- awkward in movement or action; without skill or grace: He is very clumsy and is always breaking things.
- awkwardly done or made; unwieldy; ill-contrived: He made a clumsy, embarrassed apology.
Origin of clumsy
Examples from the Web for clumsiest
That you were incapable of speaking, of using your hands save in the clumsiest fashion?The Mind Master
Arthur J. Burks
"That" was one of the clumsiest, most obvious parts of the general conspiracy to fool you.Rough-Hewn
It was hard work, because he was by far the clumsiest man I have ever known.The Seven-Branched Candlestick
Gilbert W. (Gilbert Wolf) Gabriel
The clumsiest nest of all is that which the Wood-Pigeon tries to build.The Curious Book of Birds
Abbie Farwell Brown
They were the clumsiest of biological devices, and as they handed on life they spoiled it.The Judge
- lacking in skill or physical coordination
- awkwardly constructed or contrived
Word Origin and History for clumsiest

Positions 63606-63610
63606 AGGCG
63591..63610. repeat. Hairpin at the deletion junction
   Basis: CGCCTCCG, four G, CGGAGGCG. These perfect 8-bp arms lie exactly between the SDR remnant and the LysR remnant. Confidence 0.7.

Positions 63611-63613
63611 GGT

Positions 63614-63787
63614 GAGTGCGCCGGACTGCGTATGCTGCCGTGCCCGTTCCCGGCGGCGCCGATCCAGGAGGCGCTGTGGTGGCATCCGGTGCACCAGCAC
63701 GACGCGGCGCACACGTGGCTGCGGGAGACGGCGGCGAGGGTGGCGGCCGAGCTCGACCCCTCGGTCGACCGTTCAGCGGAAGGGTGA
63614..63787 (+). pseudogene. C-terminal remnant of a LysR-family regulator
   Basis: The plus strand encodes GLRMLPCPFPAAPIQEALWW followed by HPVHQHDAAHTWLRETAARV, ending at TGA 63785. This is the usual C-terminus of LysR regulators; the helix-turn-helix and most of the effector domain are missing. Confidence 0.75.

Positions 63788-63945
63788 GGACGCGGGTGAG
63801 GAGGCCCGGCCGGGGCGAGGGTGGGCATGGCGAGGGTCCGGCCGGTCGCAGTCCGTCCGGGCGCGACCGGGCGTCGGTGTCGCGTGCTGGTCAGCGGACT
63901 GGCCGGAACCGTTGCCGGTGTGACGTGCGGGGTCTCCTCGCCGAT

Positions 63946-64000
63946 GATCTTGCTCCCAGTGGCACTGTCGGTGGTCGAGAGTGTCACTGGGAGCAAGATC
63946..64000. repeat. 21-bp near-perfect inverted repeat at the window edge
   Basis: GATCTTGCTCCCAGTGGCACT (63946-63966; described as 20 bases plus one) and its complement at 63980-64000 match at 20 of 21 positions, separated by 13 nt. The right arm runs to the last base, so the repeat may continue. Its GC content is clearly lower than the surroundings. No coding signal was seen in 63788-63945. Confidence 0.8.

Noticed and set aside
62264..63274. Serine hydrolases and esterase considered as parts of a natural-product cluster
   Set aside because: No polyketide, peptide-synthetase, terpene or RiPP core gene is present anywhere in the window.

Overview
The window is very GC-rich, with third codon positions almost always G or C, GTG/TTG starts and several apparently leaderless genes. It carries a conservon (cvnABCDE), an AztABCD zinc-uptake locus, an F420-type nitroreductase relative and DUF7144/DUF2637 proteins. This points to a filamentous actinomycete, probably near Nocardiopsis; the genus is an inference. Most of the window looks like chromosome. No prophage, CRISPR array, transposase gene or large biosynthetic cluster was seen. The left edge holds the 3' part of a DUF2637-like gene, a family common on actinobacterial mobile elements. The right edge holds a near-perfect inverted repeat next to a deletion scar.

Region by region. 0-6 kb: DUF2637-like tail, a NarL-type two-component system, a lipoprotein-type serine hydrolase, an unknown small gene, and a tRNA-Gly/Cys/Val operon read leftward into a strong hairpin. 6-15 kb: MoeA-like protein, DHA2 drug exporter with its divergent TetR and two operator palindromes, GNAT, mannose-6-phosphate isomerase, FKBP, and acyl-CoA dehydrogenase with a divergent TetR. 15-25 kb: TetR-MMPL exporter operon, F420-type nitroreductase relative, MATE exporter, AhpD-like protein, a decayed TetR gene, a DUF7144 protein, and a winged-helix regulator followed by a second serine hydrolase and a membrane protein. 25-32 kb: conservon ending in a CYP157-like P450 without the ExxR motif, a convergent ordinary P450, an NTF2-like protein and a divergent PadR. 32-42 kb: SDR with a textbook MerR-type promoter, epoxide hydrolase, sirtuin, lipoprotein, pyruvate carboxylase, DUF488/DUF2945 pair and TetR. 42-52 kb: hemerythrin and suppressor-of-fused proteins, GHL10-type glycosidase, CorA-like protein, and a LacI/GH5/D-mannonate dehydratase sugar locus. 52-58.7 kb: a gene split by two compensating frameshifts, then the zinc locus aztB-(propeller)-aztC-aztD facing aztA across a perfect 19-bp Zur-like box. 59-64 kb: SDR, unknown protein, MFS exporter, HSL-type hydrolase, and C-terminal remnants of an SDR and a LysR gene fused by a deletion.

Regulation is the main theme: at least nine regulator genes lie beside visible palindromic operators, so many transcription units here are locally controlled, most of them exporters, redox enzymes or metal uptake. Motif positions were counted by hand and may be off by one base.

1590s, "acting as if benumbed," alteration of Middle English clumsid "numb with cold" (14c.), past participle of clumsen "to benumb, stiffen or paralyze with cold or fear," from a Scandinavian source akin to Old Norse klumsa "make speechless, palsy; prevent from speaking," intensive of kluma "to make motionless." For insertion of -s-, cf. flimsy.
Not in general use until 18c., with senses "manifesting awkwardness; so made as to be unwieldy." Related: Clumsily; clumsiness. Cf. Swedish dialectal klummsen "benumbed with cold," Norwegian klumsad (past participle) "speechless, palsied by a spasm or by fear or witchery;" German verklammen "grow stiff or numb with cold." Also cf. clumse (n.) "a stupid fellow."